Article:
Kildare man hit by lorry waiting on HSE funds for rehabilitation

Concern: Anthony Doran's family fear that he will lose his place at a brain rehab unit without HSE money

Paula Campbell


Paula Campbell


Kildare man hit by lorry waiting on HSE funds for rehabilitation

Accident victim, Anthony Doran (centre), pictured with his parents Tom and Kathleen, at Naas Hospital. Picture: Tony Keane

The family of a 29-year-old road traffic victim from Dunlavin, who has spent nearly a year in Naas General Hospital and is next in line for a placement at the Brain Injury Ireland Residential Unit in Lucan, fear he will lose his place unless the HSE grant the necessary €154,000 funding per year.

Anthony, also known as Jack, Doran was knocked down by a lorry on the M6 in the UK on June 29, 2017, and suffered multiple wounds and a severe injury to his brain.

His dad Tommy and mum Kathleen, as well as fiancée, Shauna Higgins from Naas, all travelled over to the UK after the accident where they were told it was “second by second” for Anthony. He spent five and a half weeks in a coma at the Royal Stoke Hospital.

“He broke his hip, pelvis, foot in nine places and had to have a 13 hour operation on his brain and his face restructured,” said Kathleen.

“He has come so far since then but he needs that spot now to complete his journey.”

Anthony was transferred to Naas General Hospital last October. He has come on so much since the accident that his parents can take now him out for the day.

However they cannot take him home full-time as he is not ready and he would lose his acute bed in Naas.

“He just needs that extra bit of care,” said Tommy. “He has short-term memory loss now but he has come on in leaps and bounds. He is in a single room here which could be freed up if he left.”

According to Tommy, it is costing the HSE a lot of money — at €700 a day — to keep his son in an acute bed at Naas GeneralHospital. “We take him home during the day but he sleeps here at night.”

Anthony added that he “gets a bit confused” still since the accident and thanked his parents, family,  fiancée and everyone at Naas hospital and in the UK for his treatment to date.

“I had a one in a million survival rate,” he said. “My brother Patrick was with me and he saved my life.”

His dad added that Anthony since gets upset and angry. “We need this place as they provide the treatment he needs. He has come as far as can go here in Naas.”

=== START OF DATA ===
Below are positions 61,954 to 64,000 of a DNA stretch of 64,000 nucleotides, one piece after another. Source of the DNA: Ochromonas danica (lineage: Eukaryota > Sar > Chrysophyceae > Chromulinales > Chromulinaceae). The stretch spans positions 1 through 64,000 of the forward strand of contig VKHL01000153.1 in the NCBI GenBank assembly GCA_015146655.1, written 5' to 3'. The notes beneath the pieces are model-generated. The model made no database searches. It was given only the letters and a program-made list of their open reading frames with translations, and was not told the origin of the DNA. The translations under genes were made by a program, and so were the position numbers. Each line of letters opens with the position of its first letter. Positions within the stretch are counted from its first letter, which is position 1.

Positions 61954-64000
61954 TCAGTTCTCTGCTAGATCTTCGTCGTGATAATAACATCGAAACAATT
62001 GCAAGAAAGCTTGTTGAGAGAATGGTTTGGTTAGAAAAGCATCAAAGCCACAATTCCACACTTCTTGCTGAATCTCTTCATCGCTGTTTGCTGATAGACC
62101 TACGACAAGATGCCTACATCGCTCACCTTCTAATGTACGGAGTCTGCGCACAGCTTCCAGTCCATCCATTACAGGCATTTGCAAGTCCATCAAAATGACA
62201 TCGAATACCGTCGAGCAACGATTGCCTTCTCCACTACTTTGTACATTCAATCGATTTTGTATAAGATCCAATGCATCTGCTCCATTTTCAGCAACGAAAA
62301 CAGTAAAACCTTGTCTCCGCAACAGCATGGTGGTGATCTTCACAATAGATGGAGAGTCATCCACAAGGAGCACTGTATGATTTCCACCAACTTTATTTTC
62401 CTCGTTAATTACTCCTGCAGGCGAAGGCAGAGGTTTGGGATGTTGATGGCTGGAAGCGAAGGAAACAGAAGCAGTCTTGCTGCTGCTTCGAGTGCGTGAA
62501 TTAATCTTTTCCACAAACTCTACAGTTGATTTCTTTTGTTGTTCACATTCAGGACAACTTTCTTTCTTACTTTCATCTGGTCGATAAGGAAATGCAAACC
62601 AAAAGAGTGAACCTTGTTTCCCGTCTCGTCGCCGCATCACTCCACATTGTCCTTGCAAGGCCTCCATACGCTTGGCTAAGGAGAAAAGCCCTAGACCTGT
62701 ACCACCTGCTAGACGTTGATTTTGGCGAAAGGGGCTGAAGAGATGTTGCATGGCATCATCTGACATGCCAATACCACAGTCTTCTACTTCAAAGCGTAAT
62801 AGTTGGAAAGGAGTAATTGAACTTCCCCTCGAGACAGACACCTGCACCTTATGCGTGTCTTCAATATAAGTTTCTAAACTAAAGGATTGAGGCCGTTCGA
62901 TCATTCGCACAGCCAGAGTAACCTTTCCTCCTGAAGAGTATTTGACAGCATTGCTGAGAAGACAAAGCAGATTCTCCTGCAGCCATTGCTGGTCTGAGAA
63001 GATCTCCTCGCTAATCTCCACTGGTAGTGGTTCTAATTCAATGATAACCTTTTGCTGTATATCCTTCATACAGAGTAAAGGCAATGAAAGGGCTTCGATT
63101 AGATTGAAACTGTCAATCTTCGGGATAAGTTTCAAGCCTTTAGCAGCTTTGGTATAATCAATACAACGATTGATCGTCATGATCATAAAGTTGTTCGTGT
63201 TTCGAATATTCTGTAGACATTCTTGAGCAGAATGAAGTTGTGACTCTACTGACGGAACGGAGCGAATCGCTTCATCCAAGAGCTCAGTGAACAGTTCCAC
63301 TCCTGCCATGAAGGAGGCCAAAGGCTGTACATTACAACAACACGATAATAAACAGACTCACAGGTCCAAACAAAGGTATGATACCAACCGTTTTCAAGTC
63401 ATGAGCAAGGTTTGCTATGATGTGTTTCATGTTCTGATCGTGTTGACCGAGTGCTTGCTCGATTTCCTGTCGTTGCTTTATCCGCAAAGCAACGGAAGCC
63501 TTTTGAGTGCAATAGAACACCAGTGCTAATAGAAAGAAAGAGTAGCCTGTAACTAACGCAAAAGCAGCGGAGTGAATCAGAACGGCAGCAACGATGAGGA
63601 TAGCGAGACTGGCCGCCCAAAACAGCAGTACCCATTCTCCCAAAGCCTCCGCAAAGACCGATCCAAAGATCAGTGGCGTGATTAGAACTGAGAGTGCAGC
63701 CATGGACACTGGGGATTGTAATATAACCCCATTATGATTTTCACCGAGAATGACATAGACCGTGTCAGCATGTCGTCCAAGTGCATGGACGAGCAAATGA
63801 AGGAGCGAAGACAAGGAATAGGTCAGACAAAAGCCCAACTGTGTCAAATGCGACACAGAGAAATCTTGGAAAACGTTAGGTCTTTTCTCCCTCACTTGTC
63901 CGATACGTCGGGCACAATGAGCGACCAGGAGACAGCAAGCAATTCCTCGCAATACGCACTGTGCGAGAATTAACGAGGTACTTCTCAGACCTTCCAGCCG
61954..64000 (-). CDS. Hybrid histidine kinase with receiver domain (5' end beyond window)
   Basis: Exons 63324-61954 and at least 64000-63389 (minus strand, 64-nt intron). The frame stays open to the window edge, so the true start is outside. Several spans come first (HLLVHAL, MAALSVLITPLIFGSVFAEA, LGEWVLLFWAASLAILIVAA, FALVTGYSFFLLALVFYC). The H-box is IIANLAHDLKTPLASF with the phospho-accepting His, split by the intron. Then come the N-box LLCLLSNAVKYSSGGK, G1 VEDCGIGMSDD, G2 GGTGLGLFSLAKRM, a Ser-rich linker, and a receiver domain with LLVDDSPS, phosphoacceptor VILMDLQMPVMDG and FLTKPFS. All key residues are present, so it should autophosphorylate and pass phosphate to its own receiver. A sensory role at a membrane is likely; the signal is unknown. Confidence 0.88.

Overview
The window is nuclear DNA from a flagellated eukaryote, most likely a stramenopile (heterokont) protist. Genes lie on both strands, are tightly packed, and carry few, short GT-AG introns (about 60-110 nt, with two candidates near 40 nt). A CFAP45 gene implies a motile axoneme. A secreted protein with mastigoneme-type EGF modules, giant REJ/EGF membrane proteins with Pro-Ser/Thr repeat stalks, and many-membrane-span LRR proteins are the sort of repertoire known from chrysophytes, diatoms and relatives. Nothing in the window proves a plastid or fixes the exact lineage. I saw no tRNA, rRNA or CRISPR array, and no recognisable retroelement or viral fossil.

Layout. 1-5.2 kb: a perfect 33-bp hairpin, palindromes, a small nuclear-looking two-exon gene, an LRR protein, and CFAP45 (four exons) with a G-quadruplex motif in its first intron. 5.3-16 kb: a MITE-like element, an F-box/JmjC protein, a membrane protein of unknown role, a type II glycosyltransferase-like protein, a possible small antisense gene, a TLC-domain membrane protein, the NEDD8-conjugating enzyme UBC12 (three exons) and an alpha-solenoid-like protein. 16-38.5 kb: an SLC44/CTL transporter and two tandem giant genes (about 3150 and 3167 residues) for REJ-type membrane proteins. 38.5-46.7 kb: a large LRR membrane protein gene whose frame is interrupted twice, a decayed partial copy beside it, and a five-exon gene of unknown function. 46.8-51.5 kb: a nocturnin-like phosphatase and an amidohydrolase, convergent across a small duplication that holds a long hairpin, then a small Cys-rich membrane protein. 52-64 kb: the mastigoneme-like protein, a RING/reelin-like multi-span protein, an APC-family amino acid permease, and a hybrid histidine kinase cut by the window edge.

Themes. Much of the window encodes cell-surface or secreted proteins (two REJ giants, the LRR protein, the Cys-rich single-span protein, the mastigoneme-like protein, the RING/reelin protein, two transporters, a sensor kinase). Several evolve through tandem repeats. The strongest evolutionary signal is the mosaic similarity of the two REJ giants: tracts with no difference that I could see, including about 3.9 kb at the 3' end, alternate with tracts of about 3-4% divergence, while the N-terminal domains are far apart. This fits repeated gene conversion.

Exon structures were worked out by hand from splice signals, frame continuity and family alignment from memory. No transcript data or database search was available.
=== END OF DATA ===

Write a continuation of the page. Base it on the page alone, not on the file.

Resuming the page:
Anthony’s fiancée Shauna said that the family “needs to get him out of here”.

“We have tried everything. He hasn’t been refused as of yet by the HSE but he hasn’t been approved either. He has been allocated a place alongside three other people in the house but without the funding he will lose it.”

The family were told previously by the HSE that there is currently no funding being allocated for hospital discharge patients.

“Six months might be all he needs in the residential unit as his skill set is high, but he can’t stay in hospital for ever and we’re running out of time.” The family have been informed that the waiting list for treatment at the National Rehabilitation Hospital in Dun Laoghaire would bring them to 2019 at the earliest.

“He has the super bug infection CRE and needs an isolated room and that takes longer on the waiting list,” she added. “It makes no sense as the HSE are already paying for him to have an acute bed here in Naas. Everyone here as been very good to us but we now just need to get him the support he needs.”

While Anthony has been medically fit enough to be discharged from Naas Hospital since February, he still needs the required rehabilitation to help his brain recover. “There is no support if we discharged him,” said Shauna. “The support services are all saying that they can’t get involved in his treatment until he gets the required rehabilitation. He has come so far since the accident when we were told he would be left in a vegetative state.”

A statement from the HSE said: “Naas General Hospital does not comment on individual patient care matters. However, the Hospital are working with the family and have identified an appropriate placement which is available. The granting of funding for the placement is a matter for HSE Kildare/West Wicklow.

“The hospital will continue to advocate for Mr Doran.”